Wednesday, September 3, 2014

Reading Tasks

The Children’s War

Write down any words that you need to find the meaning of

Before reading the text
Read pages 4 and 5 then discuss it with a partner or group.
• How did the title help to prepare you for reading the text?
• Were you surprised to find that it was about children in New Zealand?No because I knew that New Zealand would join because they are supported by the British Empire

The government wanted people to stay positive about the war, even children. It wanted people to see the war as a joint effort – and for those back home to believe that the sacrifices ... to be good for their mothers – and useful. It was their duty to help win the war. They were even encouraged to see themselves as soldiers of the British Empire, just like their fathers at the front.

Why would the government want to influence children’s thinking? So when the children grow up they will be
• What words or ideas help you to understand why this was important?the events of why the kids did it.
• What does “duty” mean to you now? What did it mean then? Duty meant back then is doing your time for your country and “duty” still means the same to me right now.
• How important was being part of the British Empire then? How important is it to us now?
Being apart of it was a big case especially for the men.
Inside the classroom, students spent the day surrounded by maps of the Western Front and photos of Empire heroes. During lessons, they worked their way through the School Journal. Between 1914 and 1918, the Journal contained a lot of material about the war – with one catch: it avoided the unpleasant truth about the soldiers’ experiences. Instead, the war was given a positive spin, with stories of heroism and success.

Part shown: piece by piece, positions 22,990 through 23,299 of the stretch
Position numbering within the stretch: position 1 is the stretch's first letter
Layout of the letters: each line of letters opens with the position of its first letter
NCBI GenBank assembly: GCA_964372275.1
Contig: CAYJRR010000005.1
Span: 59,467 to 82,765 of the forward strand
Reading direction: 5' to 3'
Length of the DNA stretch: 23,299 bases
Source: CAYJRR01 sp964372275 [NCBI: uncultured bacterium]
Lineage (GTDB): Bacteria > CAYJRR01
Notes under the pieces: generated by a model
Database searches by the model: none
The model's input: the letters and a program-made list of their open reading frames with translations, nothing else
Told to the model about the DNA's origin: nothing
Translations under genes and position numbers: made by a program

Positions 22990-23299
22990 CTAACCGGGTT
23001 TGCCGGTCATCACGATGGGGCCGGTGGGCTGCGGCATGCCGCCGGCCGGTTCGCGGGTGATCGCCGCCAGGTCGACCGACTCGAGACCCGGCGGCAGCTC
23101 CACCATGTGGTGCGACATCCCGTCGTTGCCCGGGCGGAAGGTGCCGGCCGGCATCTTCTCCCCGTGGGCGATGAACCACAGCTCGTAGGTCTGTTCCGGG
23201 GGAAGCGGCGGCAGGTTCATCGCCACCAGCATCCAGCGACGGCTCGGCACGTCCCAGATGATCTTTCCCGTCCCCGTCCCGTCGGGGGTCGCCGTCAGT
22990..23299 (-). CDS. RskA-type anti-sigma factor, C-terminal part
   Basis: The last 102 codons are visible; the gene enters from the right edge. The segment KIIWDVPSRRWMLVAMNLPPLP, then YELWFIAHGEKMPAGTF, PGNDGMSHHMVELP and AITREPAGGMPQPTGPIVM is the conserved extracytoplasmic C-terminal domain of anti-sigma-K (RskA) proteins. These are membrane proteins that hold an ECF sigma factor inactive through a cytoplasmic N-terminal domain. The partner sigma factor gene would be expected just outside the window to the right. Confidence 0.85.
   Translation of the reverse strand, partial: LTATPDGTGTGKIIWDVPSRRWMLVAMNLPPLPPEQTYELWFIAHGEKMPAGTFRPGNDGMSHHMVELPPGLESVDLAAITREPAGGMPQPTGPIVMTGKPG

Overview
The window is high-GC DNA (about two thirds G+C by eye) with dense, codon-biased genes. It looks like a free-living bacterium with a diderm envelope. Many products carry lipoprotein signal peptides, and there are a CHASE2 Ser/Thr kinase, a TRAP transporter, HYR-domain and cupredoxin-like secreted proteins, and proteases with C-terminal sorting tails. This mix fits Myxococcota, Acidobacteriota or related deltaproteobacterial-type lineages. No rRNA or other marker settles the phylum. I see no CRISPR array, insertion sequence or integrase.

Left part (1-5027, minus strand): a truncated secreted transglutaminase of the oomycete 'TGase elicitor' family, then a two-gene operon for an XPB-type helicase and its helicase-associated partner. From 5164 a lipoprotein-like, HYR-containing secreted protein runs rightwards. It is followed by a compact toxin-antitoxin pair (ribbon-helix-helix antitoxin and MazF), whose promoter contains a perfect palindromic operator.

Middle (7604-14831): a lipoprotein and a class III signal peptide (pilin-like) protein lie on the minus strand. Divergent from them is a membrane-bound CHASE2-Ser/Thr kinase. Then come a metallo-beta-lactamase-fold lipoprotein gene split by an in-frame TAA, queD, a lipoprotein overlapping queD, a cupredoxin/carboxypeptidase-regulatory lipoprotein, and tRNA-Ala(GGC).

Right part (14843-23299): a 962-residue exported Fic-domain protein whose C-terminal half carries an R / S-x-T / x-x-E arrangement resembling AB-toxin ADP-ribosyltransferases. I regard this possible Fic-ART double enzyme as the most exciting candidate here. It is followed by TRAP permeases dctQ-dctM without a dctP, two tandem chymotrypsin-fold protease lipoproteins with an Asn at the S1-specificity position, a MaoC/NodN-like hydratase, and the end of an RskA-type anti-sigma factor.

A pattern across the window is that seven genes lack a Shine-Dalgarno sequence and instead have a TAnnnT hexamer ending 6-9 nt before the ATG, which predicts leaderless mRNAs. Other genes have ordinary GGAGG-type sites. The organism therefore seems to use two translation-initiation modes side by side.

Turn to a partner.
• Compare the classroom then with your classroom now. What are the main differences?The class has changed because of all the different things that have been happening.
• How would you characterise the School Journal materials now?
• What is your opinion of using the Journal to tell only positive stories about real and terrible events? My opinion is good.

What are the connotations of “with one catch” – is a “catch” usually good or bad?
• What are the connotations of “spin”? Where have you heard this word and in what contexts? Why do you think the writer used these words? What was he implying?

As you read, keep thinking about the connections you’re making with your own lives.
• What do you infer about the role of education in shaping individual and national character?
• What connections can you make between the role of education then and now in relation to New Zealand’s involvement in modern wars?

What does it mean “One in five of them would never come back.”

More information about World War 1

Read about the World War 1 memorials

Research a memorial a bit more and create an information sheet with a picture and labels about the memorial.

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